Air Canada is on my shit list

Air Canada is on my shit, or as I like to call it, my “Continental list”. (Guess which airline I hate the most.)

At this point, I’m seriously contemplating cancelling my upcoming conferences. I’m tired of the airline industry. I’m tired of their complete disregard for their customers. And I’m tired of shelling out over $200 because they can’t do their job. I can’t afford to do this anymore.

I was supposed to fly back from the GNOME documentation sprint last Wednesday. I had a 5:00 flight on Air Canada, direct from Toronto to Cincinnati. I got through customs and security without much incident. (I was misinformed about the customs procedure by an Air Canada employee, and I was selected for additional screening, but that’s all minor.) I got an overpriced chicken sandwich and sat at my gate. I pulled out my laptop and worked on the help.

It snowed in Toronto Wednesday. There was a dusting of snow on the ground when I woke up, and it really picked up as I headed to the airport. I grew up near Chicago. I understand crazy weather and lake-effect snow. I was fully expecting delays. So when they announced a delay, I sighed and kept working. When they changed gates, I sighed and walked to the new gate. When they announced they were down to one runway and there would be further delays, I sighed again. You have to deal with what nature hands you. As long as I could get home, I didn’t mind waiting.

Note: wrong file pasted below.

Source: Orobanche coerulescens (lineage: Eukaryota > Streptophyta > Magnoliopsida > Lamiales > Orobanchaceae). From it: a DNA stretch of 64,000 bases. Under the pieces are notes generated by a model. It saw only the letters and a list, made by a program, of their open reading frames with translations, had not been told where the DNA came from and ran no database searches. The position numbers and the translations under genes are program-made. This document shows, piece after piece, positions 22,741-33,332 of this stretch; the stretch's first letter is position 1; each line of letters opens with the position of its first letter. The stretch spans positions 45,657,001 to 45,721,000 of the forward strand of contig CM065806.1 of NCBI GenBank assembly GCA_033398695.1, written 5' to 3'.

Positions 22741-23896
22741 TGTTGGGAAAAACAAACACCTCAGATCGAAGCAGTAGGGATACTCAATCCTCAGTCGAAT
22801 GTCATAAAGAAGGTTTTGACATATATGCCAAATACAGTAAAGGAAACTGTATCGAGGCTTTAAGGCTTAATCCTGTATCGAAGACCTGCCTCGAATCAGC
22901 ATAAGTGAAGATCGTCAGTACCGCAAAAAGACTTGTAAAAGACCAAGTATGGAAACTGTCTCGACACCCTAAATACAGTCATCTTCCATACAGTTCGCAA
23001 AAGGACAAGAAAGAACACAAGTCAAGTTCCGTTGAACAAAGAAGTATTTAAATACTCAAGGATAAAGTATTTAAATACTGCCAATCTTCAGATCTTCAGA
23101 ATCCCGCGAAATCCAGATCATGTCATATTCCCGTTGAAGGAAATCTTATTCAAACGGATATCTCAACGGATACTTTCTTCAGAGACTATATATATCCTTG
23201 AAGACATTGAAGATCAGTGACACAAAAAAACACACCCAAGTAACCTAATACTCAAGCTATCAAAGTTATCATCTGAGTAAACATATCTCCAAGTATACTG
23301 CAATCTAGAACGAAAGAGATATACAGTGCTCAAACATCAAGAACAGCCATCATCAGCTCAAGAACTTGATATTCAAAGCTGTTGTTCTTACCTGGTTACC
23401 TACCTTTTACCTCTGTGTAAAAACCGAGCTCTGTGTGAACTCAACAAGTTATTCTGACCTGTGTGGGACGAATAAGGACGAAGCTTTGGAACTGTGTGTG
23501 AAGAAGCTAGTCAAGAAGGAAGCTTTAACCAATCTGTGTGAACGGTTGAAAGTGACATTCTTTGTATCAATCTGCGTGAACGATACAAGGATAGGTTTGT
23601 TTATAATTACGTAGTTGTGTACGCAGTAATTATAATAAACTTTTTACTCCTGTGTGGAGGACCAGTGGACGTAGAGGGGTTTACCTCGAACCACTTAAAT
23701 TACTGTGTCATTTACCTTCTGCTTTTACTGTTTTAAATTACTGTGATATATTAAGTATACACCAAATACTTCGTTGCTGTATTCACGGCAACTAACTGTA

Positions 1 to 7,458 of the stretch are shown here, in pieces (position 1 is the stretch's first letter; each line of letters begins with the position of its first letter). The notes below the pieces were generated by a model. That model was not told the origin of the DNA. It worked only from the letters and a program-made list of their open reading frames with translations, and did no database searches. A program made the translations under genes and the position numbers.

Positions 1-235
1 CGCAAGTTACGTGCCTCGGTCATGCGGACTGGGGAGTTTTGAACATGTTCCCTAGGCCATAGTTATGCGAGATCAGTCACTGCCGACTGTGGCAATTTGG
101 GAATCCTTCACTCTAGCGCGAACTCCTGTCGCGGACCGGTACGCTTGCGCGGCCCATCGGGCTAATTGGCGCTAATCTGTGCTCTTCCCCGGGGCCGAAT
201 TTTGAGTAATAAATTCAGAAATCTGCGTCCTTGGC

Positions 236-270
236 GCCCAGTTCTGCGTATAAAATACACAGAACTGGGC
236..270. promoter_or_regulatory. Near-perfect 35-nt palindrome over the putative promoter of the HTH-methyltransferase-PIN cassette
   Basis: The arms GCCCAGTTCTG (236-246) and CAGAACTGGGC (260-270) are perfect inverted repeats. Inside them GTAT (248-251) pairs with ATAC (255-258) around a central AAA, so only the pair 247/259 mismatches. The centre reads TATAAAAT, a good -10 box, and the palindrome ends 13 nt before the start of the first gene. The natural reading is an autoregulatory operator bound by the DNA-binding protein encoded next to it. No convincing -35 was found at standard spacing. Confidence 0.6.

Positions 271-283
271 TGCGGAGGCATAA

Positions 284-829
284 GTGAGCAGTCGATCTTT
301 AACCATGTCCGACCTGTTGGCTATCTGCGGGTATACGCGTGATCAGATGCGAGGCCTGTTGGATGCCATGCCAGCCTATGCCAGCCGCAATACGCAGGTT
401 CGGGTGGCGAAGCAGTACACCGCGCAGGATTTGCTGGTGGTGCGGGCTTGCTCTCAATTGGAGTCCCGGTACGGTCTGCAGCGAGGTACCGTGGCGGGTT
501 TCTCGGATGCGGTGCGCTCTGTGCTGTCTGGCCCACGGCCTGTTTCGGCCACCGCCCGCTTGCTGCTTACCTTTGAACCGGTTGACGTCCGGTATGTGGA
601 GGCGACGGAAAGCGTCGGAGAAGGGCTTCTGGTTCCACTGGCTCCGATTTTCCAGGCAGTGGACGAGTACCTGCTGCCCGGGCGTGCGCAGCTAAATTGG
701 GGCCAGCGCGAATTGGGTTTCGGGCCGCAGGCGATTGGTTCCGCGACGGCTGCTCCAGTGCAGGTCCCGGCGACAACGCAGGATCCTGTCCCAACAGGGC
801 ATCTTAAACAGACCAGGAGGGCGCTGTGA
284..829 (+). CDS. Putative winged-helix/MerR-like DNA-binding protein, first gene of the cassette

Then they cancelled the flight. This was maybe two hours after when our flight was supposed to have left, which struck me as very early to cancel flights. They still had hours and hours to try to push flights out. Not only did they cancel the flight, they told us that there was no guarantee we’d be rebooked. Really. We all paid for a service, and they had no obligation to provide that service.

They sent us to a customer service counter behind security. Disheartened, we all shuffled down the concourse and stood in line. We waited. Then we were told that they couldn’t rebook us at that counter, and that we’d have to leave security and go through customs to rebook.

When you fly to the US from Toronto, you actually go through US customs in Canada. You’re in a special part of the airport that is, effectively, the USA. It’s usually very convenient. You land in a domestic gate and don’t have to deal with customs at your destination. But if you need to go back out of security, as we did, you have to go through Canadian customs. And they ask you questions like “Where are you coming from?” Um, “Gate 161”. “When’s the next flight?” Oh, hey, good question.

What this means is that, before you can get to the ticketing counter to rebook, you have to collect your bags. Another thing we had to wait for. When we got to the baggage carousal, there weren’t many people there. I think we were one of the first flights cancelled. But our bags didn’t come. We waited for nearly an hour and a half for our bags. Meanwhile, other flights were cancelled. Those passengers arrived, their bags came, and they went through customs. They were already out there filling up the rebooking line, while we were still waiting for our bags.